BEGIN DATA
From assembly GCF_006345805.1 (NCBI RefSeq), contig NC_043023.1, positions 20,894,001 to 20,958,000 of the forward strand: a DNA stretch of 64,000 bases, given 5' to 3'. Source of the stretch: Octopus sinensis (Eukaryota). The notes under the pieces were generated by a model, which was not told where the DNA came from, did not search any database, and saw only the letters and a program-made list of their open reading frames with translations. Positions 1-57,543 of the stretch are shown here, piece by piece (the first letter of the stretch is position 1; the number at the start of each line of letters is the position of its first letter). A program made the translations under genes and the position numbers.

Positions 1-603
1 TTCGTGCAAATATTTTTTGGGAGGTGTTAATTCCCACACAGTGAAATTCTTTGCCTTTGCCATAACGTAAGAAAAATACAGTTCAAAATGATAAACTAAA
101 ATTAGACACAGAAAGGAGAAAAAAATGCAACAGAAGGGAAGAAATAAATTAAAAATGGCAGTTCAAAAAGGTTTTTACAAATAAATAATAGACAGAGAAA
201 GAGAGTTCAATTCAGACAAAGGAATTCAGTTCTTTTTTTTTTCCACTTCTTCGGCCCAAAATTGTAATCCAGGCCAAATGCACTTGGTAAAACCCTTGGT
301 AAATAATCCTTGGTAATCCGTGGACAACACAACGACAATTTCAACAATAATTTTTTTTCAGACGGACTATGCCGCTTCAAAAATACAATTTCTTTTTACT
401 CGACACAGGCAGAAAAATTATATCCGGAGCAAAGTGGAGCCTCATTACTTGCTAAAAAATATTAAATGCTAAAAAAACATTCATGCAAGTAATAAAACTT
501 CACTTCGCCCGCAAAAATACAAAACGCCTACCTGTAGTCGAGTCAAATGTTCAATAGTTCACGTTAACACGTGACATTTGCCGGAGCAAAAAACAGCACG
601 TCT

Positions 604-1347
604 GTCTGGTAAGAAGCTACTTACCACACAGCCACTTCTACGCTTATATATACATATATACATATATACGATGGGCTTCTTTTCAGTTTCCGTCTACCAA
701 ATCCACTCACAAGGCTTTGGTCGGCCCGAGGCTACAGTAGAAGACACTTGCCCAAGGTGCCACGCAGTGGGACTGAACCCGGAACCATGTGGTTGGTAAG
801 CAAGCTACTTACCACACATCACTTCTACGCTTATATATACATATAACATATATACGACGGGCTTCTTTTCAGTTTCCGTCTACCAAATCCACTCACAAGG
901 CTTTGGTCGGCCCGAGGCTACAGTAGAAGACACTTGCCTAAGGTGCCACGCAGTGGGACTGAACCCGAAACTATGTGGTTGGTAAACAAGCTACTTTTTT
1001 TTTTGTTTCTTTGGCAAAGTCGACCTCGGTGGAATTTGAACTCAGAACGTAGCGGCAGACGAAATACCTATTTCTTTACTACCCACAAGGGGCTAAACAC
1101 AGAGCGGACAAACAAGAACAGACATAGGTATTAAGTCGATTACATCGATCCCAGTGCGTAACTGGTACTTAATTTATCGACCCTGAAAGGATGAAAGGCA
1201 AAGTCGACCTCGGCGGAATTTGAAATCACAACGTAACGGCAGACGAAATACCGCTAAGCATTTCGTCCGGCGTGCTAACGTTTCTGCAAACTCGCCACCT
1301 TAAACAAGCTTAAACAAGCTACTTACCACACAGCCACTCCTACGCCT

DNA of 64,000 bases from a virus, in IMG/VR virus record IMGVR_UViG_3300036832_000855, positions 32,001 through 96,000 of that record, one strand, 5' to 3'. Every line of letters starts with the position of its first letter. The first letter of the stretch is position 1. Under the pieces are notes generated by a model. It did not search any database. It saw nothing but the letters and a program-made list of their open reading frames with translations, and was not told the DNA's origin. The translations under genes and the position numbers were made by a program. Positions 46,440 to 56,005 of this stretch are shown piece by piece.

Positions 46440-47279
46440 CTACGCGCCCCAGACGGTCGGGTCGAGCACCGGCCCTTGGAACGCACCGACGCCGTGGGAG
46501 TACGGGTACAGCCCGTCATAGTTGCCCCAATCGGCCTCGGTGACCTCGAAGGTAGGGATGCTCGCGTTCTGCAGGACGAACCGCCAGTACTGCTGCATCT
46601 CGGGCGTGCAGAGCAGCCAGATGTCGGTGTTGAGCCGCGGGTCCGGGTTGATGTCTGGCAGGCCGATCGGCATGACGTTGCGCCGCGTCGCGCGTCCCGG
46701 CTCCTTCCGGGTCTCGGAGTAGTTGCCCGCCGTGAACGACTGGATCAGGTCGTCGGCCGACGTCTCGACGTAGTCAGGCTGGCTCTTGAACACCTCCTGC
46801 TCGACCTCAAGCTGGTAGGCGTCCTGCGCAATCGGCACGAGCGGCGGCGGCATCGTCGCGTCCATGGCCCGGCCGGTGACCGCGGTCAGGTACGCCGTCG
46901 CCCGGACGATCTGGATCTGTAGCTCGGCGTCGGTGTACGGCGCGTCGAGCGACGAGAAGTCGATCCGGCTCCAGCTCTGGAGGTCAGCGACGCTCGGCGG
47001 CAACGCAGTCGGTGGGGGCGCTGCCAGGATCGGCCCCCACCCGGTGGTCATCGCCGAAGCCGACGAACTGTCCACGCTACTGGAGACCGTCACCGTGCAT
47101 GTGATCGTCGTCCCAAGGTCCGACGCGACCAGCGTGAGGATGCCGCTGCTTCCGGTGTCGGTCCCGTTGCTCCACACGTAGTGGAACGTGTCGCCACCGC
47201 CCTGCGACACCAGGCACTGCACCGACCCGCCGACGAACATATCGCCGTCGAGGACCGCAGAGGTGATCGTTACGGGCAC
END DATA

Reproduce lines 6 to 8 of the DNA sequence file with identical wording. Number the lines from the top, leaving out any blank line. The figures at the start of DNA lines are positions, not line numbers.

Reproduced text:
301 AAATAATCCTTGGTAATCCGTGGACAACACAACGACAATTTCAACAATAATTTTTTTTCAGACGGACTATGCCGCTTCAAAAATACAATTTCTTTTTACT
401 CGACACAGGCAGAAAAATTATATCCGGAGCAAAGTGGAGCCTCATTACTTGCTAAAAAATATTAAATGCTAAAAAAACATTCATGCAAGTAATAAAACTT
501 CACTTCGCCCGCAAAAATACAAAACGCCTACCTGTAGTCGAGTCAAATGTTCAATAGTTCACGTTAACACGTGACATTTGCCGGAGCAAAAAACAGCACG